CCEMA Weather Stations
Campbell County Emergency Management has four weather stations which you can now access on the Internet!
And, the internet access from each site is being provided by the Campbell County Fire Department, so we are grateful for their cooperation in this project!
The CCEMA-Union Chapel Weather Station is located at Fire Station 11 in Sleepy Hollow Subdivision. You can access it HERE
The CCEMA-Rozet Weather Station is located at Fire Station 12 in Rozet. You can access it HERE
The CCEMA-CamPlex Weather Station is located at Fire Station 7 on the west side of CamPlex. You can access it HERE
The CCEMA-Wright Weather Station is located at Fire Station 9 in Wright. You can access it HERE
By clicking on the links at the top right of each of those pages, you can see the Summary Data, Weather Station Locations, etc.
CCEMA Provides Notices Directly To You!
We use the CodeRED alert and notification system to send out alerts, advisories or other notifications to the public.
Please go to the "Emergency Management Agency Advisories" page to Subscribe/Unsubscribe or manage your account.
What is Emergency Management?
Despite the name...we don't "manage" emergencies. Instead, we coordinate between the various levels of government, agencies, businesses and the public.
Emergency: "Something beyond your ability to manage...you need additoinal help or resources. Commonly involves danger to life, property or the environment."
Management: "The act of getting people together to accomplish desired goals and objectives. Includes planning, organizing, staffing, leading or directing and coordinating an organization or effort to accomplish a goal."
The Emergency Management Cycle
Our focus is on Planning, Preparedness, supporting and coordinating during Response, Recovery and Mitigation.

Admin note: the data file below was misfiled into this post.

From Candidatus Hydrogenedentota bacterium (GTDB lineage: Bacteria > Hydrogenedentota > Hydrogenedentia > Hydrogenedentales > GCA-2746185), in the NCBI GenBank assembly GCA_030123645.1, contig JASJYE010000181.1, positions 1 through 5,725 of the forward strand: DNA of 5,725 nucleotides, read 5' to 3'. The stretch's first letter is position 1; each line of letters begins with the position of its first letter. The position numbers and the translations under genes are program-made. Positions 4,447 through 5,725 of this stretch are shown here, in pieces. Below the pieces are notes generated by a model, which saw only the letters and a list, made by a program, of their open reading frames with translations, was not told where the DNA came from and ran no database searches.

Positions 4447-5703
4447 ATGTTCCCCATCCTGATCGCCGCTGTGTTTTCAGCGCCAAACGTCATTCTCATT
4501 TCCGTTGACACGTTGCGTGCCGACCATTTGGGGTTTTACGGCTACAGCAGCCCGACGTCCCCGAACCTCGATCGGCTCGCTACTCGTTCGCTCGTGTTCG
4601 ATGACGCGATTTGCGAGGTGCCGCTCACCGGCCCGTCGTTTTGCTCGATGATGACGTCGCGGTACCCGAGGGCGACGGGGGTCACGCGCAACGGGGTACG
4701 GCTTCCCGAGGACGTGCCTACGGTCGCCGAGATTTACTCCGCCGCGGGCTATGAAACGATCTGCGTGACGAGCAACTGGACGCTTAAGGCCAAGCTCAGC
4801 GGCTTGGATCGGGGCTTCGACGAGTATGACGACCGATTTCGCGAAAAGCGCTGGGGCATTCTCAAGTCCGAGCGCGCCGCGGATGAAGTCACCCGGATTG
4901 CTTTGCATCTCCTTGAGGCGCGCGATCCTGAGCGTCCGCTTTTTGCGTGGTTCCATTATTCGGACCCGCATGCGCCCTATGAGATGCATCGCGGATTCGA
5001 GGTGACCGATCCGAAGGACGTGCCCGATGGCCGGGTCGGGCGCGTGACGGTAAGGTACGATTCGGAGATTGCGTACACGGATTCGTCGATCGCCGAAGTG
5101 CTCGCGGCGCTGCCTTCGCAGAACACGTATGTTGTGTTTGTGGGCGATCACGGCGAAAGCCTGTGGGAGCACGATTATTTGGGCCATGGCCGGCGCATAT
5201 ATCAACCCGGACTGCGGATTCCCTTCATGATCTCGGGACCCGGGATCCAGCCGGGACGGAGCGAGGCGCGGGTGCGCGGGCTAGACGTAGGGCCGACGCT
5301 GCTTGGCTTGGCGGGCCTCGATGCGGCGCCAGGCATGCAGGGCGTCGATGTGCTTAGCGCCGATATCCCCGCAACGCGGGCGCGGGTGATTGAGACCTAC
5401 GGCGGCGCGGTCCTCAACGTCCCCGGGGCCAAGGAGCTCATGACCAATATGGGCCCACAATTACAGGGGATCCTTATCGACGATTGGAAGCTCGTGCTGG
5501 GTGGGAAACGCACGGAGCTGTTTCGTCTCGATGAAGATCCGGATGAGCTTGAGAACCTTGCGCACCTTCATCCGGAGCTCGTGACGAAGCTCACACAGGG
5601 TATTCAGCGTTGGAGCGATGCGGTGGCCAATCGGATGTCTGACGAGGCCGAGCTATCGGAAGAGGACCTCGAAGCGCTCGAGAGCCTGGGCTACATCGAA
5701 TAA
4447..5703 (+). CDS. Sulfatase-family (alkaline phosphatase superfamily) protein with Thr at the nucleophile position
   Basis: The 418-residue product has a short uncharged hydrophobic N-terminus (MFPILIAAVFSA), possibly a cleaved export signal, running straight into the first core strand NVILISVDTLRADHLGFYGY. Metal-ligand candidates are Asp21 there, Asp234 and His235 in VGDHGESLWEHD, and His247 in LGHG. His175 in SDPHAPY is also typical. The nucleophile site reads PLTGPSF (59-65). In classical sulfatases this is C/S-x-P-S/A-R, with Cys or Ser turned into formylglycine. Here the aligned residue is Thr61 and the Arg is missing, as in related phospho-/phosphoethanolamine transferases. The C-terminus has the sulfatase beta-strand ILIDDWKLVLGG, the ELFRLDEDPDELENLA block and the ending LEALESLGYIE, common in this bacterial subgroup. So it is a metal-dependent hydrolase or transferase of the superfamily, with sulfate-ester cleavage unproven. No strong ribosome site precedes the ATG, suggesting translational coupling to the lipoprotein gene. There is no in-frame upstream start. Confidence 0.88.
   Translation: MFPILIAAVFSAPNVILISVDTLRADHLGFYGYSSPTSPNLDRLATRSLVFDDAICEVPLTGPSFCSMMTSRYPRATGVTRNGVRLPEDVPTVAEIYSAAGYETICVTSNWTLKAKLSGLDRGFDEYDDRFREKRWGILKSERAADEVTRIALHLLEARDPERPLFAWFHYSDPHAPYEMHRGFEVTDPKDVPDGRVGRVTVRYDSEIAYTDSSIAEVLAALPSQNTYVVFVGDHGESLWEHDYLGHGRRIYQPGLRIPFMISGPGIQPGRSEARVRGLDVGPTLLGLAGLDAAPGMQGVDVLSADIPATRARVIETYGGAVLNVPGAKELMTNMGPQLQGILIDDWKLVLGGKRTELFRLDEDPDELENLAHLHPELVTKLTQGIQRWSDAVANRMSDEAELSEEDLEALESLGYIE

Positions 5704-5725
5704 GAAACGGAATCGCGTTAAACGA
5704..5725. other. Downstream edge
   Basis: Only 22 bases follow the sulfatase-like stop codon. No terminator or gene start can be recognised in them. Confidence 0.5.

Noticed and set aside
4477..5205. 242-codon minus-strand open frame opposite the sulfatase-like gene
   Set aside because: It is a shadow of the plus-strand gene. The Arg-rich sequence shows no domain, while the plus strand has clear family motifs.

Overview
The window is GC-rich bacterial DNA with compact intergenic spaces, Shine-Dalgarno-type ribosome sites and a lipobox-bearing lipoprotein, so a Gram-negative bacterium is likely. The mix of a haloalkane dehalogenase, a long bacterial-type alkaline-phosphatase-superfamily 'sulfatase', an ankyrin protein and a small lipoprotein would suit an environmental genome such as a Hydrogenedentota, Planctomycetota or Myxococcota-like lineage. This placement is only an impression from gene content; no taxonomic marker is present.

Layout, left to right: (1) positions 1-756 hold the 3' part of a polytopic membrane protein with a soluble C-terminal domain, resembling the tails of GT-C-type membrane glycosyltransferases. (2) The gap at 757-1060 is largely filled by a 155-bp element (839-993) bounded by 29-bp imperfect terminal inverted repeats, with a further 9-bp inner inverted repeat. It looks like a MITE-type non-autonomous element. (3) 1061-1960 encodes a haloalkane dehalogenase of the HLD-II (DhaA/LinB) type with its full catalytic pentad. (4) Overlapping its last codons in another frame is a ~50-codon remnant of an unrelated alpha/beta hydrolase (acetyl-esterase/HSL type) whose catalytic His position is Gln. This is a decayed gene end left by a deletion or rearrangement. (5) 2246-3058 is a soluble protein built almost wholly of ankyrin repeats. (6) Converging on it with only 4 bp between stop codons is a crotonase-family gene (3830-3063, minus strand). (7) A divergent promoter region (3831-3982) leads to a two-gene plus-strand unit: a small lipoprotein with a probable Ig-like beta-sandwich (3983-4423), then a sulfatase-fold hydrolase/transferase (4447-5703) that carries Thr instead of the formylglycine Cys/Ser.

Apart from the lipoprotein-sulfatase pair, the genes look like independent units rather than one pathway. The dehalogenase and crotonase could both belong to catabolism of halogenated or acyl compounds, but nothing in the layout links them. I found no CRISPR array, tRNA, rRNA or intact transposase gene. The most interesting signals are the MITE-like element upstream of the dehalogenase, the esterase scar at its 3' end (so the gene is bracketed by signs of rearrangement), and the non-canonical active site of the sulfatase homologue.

Planning is when we're working on helping to figure out what should be done and how to do it.
Preparedness is when we're working to be ready to respond in accordance to the plans that have been developed for emergencies and disasters. This includes training, equipping and practicing.
Response is the smallest segment of the entire cycle...this is red lights and sirens time...and we work to support and coordinate with those agencies, businesses and citizens that are involved in dealing with the emergency.
Recovery is the largest component of the entire cycle and takes the most time, money and effort. This is when we're all working together to bring life back to what will be the new "normal."
Mitigation is either the last or the first part of the cycle. This is where we take steps to reduce the impact and effects on life, property and the environment when emergencies or disasters occur. Think of it as putting on your seatbelt when you get into a vehicle. You aren't planning on having an accident...but by wearing your belt, you lessen the chances of serious injury or death if one occurs. Mitigation are the steps we can take to either keep bad things from happening, or if and when they do, they don't have as much impact or do as much damage. If the bridge washed out, do we want to put it back exactly the same size as last time or do we want to make the opening bigger and higher? If the building fell down, lets make it stronger and better.
We're Here to Help!
Government will never be able to do it all. A strong, prepared community must have involved and trained citizens and it's the businesses and private sector that has the resources (people, equipment, skills and knowledge) that we'll need in times of crisis..
Emergency Management "coordinates." We work as a liaison, a go-between, for the public and for the various agencies. If there are training or preparedness needs, we may be able to help.